Aqua Clear Hang-On-Back Power Filter Corals are a different story. I highly recommend dipping any coral before placing them in quarantine. This will remove hitchhiking parasites and help repair damage inflicted during transit.

Equipment-wise, that's it! You should already own a fish net, a salinity meter of some sort, and the rest that goes along with keeping an aquarium.

You will want to keep fish in quarantine for a minimum of two weeks, and often for longer. You should observe the quarantined animal daily for signs of parasites, infection and/or odd behavior. If something is out of the ordinary, treat as necessary, and restart the clock on quarantine once the fish shows no abnormal signs. How to medicate is beyond the scope of this article, but I recommend the aforementioned book, The Conscientious Marine Aquarist, as an excellent resource. My copy is dog eared and well worn from use. You can also post a question, preferably with pictures, in the Marine Depot Forums.

And that's it. Easy, isn't it?

You don't even have to run your quarantine all of the time. Hide it away in a closet or the garage until you plan on getting new fish. You might want to consider keeping it running all the time, just in case you need to convert it into a hospital tank at a moment's notice, but you don't have to.

Make the single most important choice you can to keep your system healthy over the long term and set up a quarantine tank today.

Aquarium Pharmaceuticals Saltwater Liquid Master Test_Kit
As always, the Reef Squad is here for any questions you might have. We're here to help you succeed!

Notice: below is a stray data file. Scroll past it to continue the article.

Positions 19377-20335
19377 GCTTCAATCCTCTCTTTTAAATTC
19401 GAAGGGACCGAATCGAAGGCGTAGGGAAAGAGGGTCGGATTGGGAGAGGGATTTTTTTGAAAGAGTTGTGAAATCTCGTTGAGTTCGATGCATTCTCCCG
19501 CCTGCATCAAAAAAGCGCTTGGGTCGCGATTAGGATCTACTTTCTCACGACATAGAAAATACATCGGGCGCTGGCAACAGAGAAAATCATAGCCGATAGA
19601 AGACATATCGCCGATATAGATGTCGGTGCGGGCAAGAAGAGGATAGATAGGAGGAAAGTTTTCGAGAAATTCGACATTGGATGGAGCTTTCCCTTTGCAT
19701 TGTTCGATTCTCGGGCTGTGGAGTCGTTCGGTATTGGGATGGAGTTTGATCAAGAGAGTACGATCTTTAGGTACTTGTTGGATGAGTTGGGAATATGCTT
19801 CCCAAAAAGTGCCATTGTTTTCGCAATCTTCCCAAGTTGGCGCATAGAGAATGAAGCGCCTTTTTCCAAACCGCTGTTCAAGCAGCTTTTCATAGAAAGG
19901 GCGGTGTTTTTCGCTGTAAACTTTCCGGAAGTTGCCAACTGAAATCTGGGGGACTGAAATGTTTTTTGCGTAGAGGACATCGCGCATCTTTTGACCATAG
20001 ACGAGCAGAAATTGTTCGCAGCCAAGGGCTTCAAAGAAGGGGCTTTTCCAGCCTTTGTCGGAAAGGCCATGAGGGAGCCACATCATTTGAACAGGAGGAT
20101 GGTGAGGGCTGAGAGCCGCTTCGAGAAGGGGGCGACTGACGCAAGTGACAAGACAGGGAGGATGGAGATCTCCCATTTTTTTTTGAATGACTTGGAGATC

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Approved Comments...
Clear. Not product driven, e.g., advice from resellers is to use much larger tanks Approved: 2/13/2015
showing a video on the proper procedure would make the acclamation process easier to understand, especially for inverts! Approved: 1/13/2014
Had what I needed Approved: 1/10/2014
great !! Approved: 3/7/2013
I do this and know it already. Still great/good reminder. Approved: 10/30/2011
An easy read to a simple reminder.... this is a very cheap insurance policy to all the time, effort and livestock we have why risk it? Approved: 2/2/2011
Great article on an often overlooked part of saltwater aquarium keeping. Approved: 2/1/2011
Easy simple to read and understand. Approved: 1/31/2011
how long to keep coral in quarantine? Editors Note: Please contact us at for assistance with your question. Approved: 1/29/2011
has some very useful tips on how to get a hospital up and running.also alot of good short cuts on how to save time and money. Approved: 1/29/2011
Ive had a quarantine tank for years and this article just reinforces the need for one! Approved: 1/29/2011
it is percise and easy to follow Approved: 1/29/2011
I learned some new tips on this subject and they make sences to me . Approved: 1/29/2011
Very good advice!! We actually just started a quarantine tank because must of our fish had die but one the surviled which is a blue spot puffer is cure we had to put copper in the tank because we did have a ich problem that just kill everything but one. So do need to quarantine coral, live rocks and anemone? Cause fight know we dont have any fish in our main tank. And I heard ich usaully come from fish. And that tell cant survile without fishes to eat of is that true? And I also through reefs cant get ich. Is that true? Editors Note: Please contact us at for assistance with your question. Approved: 1/29/2011
How do you keep running the tank all the time, just in case you need to convert it into a hospital tank at a moments notice? Editors Note: Please contact us at for assistance with your question. Approved: 1/29/2011
you might want to include a section about how to sterilze the tank and equipment after use. Approved: 1/28/2011
great article. Approved: 1/28/2011
Hobbyists just dont do this enough. Approved: 1/28/2011
Article Details
Created on 1/26/2011.
Last Modified on 1/27/2011.
Last Modified by Dot Yuson.
Article has been viewed 37621 times.
Rated 8 out of 10 based on 104 votes.